BRUSSELS – When deciding what new tech to integrate into automotive design, the likely opinion of regulators matters to manufacturers.
A key concern for European automakers is the extent to which the European Union and its executive branch, the European Commission, will encourage either the use of Wi-Fi or 5G network for the development of connected cars in upcoming legislation.
Both systems have their supporters – with a key division being between those hoping for the EC to give more importance to vehicle-to-vehicle communication, or V2V, which is based on short-range Wi-Fi and already is widely present in Europe, or to the next generation, vehicle-to-everything, or C-V2X, which will rely on 5G, speaking to standardized road infrastructure, which may cross the continent in future.
Having a wide range of members with different views, lobbying groups such as ACEA, the European automakers’ group, have been advocating for a hybrid, technology-neutral approach which will allow both systems to be put into place and used by vehicles.
“Depending of the applications and the new functions deployed, one or the other communication technology might suit better,” a spokesperson from the European Association of Automotive Suppliers (CLEPA) says. “Automotive suppliers are capable of contributing to both systems, and different needs will find different solutions.”
The EC is aiming at finalizing a delegated act (secondary implementing legislation), using powers under the EU intelligent transport systems (ITS) directive by the end of 2018 (see https://ec.europa.eu/transport/themes/its/consultations/2017-evaluation-its-directive_en).
An EC official tells WardsAuto “the main idea will be to ensure interoperability, compatibility and continuity of services.”
The official adds this is essential “to foster EU-wide deployment, give certainty to investors and early adopters, and most importantly, ensure maximum road safety and traffic efficiency to all road users.”
While the EU ponders what to do, it is receiving plenty of advice. An alliance of global automotive, technology and telecom companies have expressed their concern, saying in a letter sent July 6 that the connected-car legislation risks “taking the wrong turn” if it favors Wi-Fi and that “Europe risks falling behind in 5G” if it does.
“We are very concerned about the progressing delegated act. At the current time, it rules out the most recent technology, Cellular-V2X (C-V2X), favoring a specific and single-purpose Wi-Fi-based technology path (known as ITS-G5), thus precluding the evolution to 5G for connected cars,” BMW Group, Deutsche Telekom, Ericsson, Ford, Huawei, Samsung, Qualcomm and Vodafone among others wrote.
The businesses added “carmakers would be locked into a technology, which, despite its name, has no relationship to 5G technology and certainly no evolutionary path towards compatibility with 5G.”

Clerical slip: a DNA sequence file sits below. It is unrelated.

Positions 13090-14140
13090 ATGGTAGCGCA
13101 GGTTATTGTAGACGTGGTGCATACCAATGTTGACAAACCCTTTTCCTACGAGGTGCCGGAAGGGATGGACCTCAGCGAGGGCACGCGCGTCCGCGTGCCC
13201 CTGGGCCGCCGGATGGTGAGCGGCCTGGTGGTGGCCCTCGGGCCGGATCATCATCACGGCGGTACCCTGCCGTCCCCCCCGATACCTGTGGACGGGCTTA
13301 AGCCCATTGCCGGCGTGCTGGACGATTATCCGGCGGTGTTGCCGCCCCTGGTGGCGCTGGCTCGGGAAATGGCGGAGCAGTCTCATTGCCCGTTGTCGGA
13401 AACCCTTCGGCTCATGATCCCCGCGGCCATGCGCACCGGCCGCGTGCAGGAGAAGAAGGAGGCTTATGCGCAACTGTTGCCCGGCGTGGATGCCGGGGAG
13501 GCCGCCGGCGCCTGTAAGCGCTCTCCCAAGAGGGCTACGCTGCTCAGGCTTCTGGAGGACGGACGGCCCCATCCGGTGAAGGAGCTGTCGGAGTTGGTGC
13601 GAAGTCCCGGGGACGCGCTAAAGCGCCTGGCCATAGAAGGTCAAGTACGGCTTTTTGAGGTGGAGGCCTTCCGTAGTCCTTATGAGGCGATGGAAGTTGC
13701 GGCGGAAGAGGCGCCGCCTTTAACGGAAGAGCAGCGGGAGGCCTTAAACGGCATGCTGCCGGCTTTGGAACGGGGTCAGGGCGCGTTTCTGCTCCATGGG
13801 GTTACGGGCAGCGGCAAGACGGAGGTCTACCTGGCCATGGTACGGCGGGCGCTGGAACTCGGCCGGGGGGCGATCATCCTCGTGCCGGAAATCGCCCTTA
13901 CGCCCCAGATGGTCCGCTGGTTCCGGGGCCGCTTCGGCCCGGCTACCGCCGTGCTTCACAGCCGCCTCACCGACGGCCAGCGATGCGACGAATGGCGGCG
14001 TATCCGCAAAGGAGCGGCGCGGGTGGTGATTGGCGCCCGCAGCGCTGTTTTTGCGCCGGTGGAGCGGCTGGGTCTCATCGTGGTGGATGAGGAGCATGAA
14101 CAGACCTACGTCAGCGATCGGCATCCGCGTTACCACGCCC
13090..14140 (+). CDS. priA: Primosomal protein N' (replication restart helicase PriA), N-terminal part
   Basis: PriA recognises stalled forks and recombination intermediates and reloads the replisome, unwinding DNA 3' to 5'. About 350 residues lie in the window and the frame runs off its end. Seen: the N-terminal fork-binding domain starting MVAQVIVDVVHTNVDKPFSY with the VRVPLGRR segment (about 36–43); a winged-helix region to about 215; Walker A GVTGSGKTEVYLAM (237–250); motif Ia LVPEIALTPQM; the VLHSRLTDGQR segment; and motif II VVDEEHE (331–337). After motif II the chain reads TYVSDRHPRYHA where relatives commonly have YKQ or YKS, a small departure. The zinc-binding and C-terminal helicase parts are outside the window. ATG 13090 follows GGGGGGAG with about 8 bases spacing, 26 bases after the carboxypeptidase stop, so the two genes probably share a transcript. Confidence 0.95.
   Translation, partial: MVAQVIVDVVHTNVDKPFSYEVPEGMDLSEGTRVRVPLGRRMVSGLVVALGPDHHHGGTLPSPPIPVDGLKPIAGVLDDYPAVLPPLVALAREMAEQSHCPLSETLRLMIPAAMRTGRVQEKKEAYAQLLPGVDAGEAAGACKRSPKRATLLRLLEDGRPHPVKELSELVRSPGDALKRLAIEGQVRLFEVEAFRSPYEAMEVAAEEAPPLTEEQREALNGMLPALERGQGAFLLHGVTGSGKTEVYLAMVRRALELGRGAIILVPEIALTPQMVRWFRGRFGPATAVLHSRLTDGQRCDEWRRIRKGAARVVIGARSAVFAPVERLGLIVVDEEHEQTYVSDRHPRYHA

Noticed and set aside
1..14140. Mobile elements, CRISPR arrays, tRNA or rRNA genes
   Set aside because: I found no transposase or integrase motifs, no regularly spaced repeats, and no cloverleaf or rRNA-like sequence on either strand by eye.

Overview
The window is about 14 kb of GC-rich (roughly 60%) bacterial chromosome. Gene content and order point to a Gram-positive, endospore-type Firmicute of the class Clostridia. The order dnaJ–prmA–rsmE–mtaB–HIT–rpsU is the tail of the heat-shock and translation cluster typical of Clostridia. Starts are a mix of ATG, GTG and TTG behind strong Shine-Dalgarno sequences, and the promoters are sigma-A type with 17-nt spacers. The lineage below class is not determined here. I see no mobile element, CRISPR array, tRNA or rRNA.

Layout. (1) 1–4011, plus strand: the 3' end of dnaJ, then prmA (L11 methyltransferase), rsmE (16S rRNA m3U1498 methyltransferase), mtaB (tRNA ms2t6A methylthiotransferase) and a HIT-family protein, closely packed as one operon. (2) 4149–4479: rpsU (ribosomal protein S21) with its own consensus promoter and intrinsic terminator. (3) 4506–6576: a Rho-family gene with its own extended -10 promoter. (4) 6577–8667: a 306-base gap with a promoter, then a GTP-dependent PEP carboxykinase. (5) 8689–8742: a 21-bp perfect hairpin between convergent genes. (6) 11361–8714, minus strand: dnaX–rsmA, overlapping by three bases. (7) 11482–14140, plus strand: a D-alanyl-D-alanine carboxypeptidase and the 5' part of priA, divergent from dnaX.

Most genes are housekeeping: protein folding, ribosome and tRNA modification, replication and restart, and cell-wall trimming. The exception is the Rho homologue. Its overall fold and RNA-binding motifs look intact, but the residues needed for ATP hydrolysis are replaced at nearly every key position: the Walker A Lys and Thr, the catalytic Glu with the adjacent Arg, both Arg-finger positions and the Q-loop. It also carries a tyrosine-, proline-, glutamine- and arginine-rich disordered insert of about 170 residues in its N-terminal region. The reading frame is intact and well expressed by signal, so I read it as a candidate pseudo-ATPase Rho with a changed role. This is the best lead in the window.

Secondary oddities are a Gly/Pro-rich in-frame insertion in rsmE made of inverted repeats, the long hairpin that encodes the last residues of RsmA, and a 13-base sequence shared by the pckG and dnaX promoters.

For the moment, the Commission foresees setting up review mechanisms of any technical rules it issues, which would be essential to keep pace with the speed of innovation. However, the director of communications at the European Telecommunications Network Operators’ Assn., Alessandro Gropelli, warns “some restrictive interoperability obligations might effectively limit future technological choices.”
Elaborating on the telecom industry’s views on competition, Gropelli says he is concerned the EU’s choices could place Europe at an economic disadvantage compared to other regions if there is insufficient flexibility.
“5G is the new standard for global communications,” he notes. “The U.S., China and other global peers are launching and have launched 5G testbeds or commercial trials.”
Besides allowing the use of both, Wi-Fi and 5G, a spokesperson for the ACEA wants continued solid investments and cooperation with road or infrastructure authorities who need to equip their physical infrastructure with a digital element, such as smart traffic lights.
Agreeing that investment will be needed by the public and private sector to roll out the technologies, the CLEPA official adds European consumers will best decide on what future functionalities to use and notes, “Maybe there will be a coexistence of more options and redundancy of communication means, which will ensure overall safety.”
To achieve successful and effective legislation, ACEA insists the EC be clear when drafting its delegated act and should promote sound solutions to ongoing challenges, remembering the progress that has been made on cybersecurity in the automotive sector.
“Since the standards and specifications that are discussed pertain directly to vehicles produced by ACEA’s members, we recommend involving ACEA and its members in the process,” the group’s official says.
The telecom sector expects a delegated act text to be released at the end of November but wants the EC to be sure its regulation is a quality piece of work before it is published.
“We need to collectively ensure that the issue of technology neutrality is properly addressed, or we risk (limiting) future developments,” says a spokesperson for the European Telecommunications Network Operators’ Assn.